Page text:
• Thee Messiah Album/Live at Gatsby's (1979)


  1. ^ Lindsay, Sally (July 17, 1971). "Youth Beat". Pottsville Republican. Page 27. Retrieved March 23, 2021.
  2. ^ Paul Conrad Rose, III United States Public Records, 1970-2009. FamilySearch. Retrieved March 23, 2021.
  3. ^ O'Leary, Chris (2015). Rebel Rebel: All the Songs of David Bowie From '64 to '76. John Hunt Publishing. ISBN 1780997132.
  4. ^ "Folk Comedian Picks Audience As Target of Ethnic‐Cult Barbs; Biff Rose, Banjoist, Performs Topical‐Satirical Ditties at the Gaslight Cafe". The New York Times. November 14, 1964. ISSN 0362-4331. Retrieved August 15, 2023.
  5. ^ "Interview: Paul Williams". Film Comment. February 27, 2013. Retrieved August 15, 2023.
  6. ^ Crazy Rich Asians (2018) - Soundtracks - IMDb, retrieved August 15, 2023
  7. ^ "Columns: April 1969". Robert Christgau. Retrieved March 18, 2013.
  8. ^ "The Official Tonight Show starring Johnny Carson web site". Archived from the original on September 27, 2007. Retrieved September 11, 2005.
  9. ^ "Smothers Brothers Comedy Hour – Episode Schedule". Archived from the original on August 11, 2016. Retrieved March 18, 2013.
  10. ^ "American Bandstand – Season 13, Episode 21: Joe South / Biff Rose / Rhetta Hughes". Retrieved March 18, 2013.
  11. ^ "Biff Rose". Legacy. Retrieved September 8, 2023.
  12. ^ "Paul "Biff" Rose ~ American comedian / singer-songwriter passed away at the age of 85 at his home in Madison, Wisconsin on Tuesday July 25th". Biff Rose on Facebook. July 28, 2023. Retrieved September 8, 2023.
  13. ^ "Rick Wakeman: On 'Piano Portraits,' David Bowie, Yes in the Rock Hall of Fame and More (Q&A)". Archived from the original on January 22, 2017. Retrieved August 29, 2017.
  14. ^ "Rick Wakeman: On 'Piano Portraits,' David Bowie, Yes in the Rock Hall of Fame and More (Q&A) - Rock Cellar Magazine". Retrieved August 15, 2023.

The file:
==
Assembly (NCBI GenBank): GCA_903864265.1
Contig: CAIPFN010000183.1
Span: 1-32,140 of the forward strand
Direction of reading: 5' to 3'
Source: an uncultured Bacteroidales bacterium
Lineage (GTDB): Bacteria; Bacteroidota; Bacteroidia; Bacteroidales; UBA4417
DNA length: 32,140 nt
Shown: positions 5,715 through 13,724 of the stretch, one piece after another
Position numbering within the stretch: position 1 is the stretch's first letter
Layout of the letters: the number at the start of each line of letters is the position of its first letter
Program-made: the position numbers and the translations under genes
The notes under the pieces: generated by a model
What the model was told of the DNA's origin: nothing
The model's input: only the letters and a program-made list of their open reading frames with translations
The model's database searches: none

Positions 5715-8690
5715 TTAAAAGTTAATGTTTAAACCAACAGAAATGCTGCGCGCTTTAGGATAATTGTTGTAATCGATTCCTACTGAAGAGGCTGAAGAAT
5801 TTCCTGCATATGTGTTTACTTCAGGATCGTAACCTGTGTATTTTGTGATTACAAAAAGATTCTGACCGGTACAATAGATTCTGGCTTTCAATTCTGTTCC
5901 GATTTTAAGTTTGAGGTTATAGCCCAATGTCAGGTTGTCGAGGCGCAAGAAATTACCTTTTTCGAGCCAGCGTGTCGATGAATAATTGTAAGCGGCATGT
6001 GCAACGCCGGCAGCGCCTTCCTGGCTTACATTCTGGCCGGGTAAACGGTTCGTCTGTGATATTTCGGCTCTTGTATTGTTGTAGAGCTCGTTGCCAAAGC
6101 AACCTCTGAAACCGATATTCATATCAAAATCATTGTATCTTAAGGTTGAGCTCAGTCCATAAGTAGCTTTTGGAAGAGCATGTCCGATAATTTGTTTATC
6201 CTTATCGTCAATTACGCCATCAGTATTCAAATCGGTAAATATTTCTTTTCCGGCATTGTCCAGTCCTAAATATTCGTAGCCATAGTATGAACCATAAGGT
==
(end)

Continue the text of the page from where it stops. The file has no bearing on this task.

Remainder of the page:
15. ^ "Biff Rose / Bruce Springsteen". Retrieved August 15, 2023.
  16. ^ "David Bowie and Bruce Springsteen: The History of an Unlikely Friendship". The 22nd Row. July 30, 2018. Retrieved August 15, 2023.
  17. ^ "David Bowie's Animated First Reaction To Bruce Springsteen (a top story)::David Bowie News". Retrieved August 15, 2023.
  18. ^ "Tracks on Departure - Pat Boone (1969) | SecondHandSongs". Retrieved August 15, 2023.
  19. ^ "Cat Stevens". Retrieved August 15, 2023.
  20. ^ "An Interview with Biff Rose, Truly Weird Part of Music History". The Tusk. August 18, 2014. Retrieved August 15, 2023.
  21. ^ Hussey, Allison (October 5, 2017). "Heading to Biff Rose Tonight? You Might Want to Check His Website". Retrieved March 12, 2019.
  22. ^ Waggoner, Nate (August 1, 2014). "An Interview with Biff Rose, Truly Weird Part of Music History". Archived from the original on March 4, 2019. Retrieved March 12, 2019.
  23. ^ Christgau, Robert (1981). "Consumer Guide '70s: R". Christgau's Record Guide: Rock Albums of the Seventies. Ticknor & Fields. ISBN 089919026X. Retrieved March 12, 2019 – via
  24. ^ "HAMBURGER BLUES, by Biff Rose". Biff Rose. Retrieved August 15, 2023.

Further reading

External links